NASA is currently looking for a planetary protection officer whose duties will include protecting the planets of the solar system, including Earth, against foreign contamination and a possible “alien superbug” invasion. The job duties include the oversight and execution of NASA’s planetary protection policies, as well as advising senior NASA officials on the feasibility of preventing planetary contamination, given the parameters of each proposed space exploration mission. The compensation package includes an annual salary of $124,406 to $187,000.
Successful applicants will have an advanced knowledge of planetary protection requirements, have previous experience in planning, executing, or overseeing elements of space missions of “national significance,” and have a degree in physical science, engineering, or mathematics that included 24 semester hours in physical science and/or related engineering science such as mechanics, dynamics, properties of materials, and electronics.
Because this position is part of NASA’s efforts to fulfill international law regarding prevention of planetary contamination, applicants should have a demonstrated capacity for diplomacy and be willing to travel. The job will obviously include making sure that planetary protection procedures are followed every time an unmanned space probe is approved, assembled and sent into space.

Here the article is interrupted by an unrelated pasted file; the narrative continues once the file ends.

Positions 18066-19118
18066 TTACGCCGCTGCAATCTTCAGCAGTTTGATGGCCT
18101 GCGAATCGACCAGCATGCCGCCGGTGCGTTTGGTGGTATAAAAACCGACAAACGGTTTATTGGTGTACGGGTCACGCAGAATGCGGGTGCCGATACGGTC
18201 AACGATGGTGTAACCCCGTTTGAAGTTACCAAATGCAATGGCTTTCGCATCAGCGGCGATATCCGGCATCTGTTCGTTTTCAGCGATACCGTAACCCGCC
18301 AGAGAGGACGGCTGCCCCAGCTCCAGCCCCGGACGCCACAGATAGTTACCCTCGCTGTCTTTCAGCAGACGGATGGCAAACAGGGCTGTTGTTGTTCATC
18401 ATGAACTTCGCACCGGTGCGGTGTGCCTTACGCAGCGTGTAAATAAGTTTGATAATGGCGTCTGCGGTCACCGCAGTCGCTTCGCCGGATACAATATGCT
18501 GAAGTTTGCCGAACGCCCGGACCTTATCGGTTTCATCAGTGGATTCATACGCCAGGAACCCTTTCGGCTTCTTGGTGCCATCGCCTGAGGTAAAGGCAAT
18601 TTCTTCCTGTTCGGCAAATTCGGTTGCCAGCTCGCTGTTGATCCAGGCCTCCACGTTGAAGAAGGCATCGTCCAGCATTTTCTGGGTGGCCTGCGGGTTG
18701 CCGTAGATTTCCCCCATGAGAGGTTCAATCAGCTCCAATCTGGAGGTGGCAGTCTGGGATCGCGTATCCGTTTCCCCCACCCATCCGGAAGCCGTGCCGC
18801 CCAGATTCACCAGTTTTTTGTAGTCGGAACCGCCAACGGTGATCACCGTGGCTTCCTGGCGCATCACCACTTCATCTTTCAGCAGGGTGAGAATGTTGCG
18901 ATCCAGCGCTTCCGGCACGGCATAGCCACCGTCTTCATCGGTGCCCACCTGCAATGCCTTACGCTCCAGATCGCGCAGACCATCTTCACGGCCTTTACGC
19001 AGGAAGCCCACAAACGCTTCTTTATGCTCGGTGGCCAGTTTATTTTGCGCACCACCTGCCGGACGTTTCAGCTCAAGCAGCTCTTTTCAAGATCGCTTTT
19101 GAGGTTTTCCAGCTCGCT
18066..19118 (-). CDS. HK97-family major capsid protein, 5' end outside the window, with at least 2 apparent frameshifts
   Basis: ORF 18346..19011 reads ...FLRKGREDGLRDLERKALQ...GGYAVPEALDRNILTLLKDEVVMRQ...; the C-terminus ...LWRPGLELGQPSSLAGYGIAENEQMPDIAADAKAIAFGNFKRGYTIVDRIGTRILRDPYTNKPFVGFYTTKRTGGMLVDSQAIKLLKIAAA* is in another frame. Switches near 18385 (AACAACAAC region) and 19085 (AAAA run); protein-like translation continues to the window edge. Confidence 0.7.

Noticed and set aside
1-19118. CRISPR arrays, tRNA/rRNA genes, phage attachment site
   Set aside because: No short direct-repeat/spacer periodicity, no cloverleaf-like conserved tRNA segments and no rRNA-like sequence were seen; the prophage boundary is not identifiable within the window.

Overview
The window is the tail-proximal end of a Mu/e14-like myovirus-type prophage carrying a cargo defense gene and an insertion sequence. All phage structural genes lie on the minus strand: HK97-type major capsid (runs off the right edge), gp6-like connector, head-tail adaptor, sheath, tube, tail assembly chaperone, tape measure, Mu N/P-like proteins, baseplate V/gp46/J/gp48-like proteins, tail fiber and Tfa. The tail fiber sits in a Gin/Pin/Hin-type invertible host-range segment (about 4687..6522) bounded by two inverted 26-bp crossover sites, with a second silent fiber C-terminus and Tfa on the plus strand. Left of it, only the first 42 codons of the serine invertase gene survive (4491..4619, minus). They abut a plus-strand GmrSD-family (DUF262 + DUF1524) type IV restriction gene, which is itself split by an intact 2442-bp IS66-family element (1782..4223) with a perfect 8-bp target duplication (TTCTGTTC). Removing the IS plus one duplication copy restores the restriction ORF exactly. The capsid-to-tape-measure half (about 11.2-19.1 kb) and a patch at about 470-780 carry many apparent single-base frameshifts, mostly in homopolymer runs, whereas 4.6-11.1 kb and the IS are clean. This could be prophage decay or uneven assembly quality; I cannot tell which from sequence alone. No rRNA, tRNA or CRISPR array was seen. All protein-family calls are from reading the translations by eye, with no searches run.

The need to fill this position has been criticized by the supporters of manned space missions going into deep space, however. The National Institute of Health estimates that microorganisms make up between 1 and 3 percent of the mass of the human body. Most of these microorganisms serve critical functions such as aiding with digestion of food, so it would naturally be detrimental to any manned mission to eliminate them due to concerns about planetary contamination.
On the flip side, it makes sense to avoid contaminating a site at which important science projects will be conducted. Scientists will do their best to control or eliminate the presence of unknown or unpredictable variables when they are conducting an experiment. If life is found on Mars, will that life be native to Mars, or something that piggybacked on one of the many probes that were sent to Mars? A planetary protection officer should theoretically be able to plan for the presence of humans and the microorganisms they carry when NASA is ready to send humans to Mars.
If you feel ready to help NASA with this or any other aspect of preparing for the future of space exploration and possibly make six figures while doing it, be sure to dust off both your resume and your qualifications because the competition can be fierce for any given position. For more information about this and other job opportunities at NASA, be sure to check out NASA’s career page.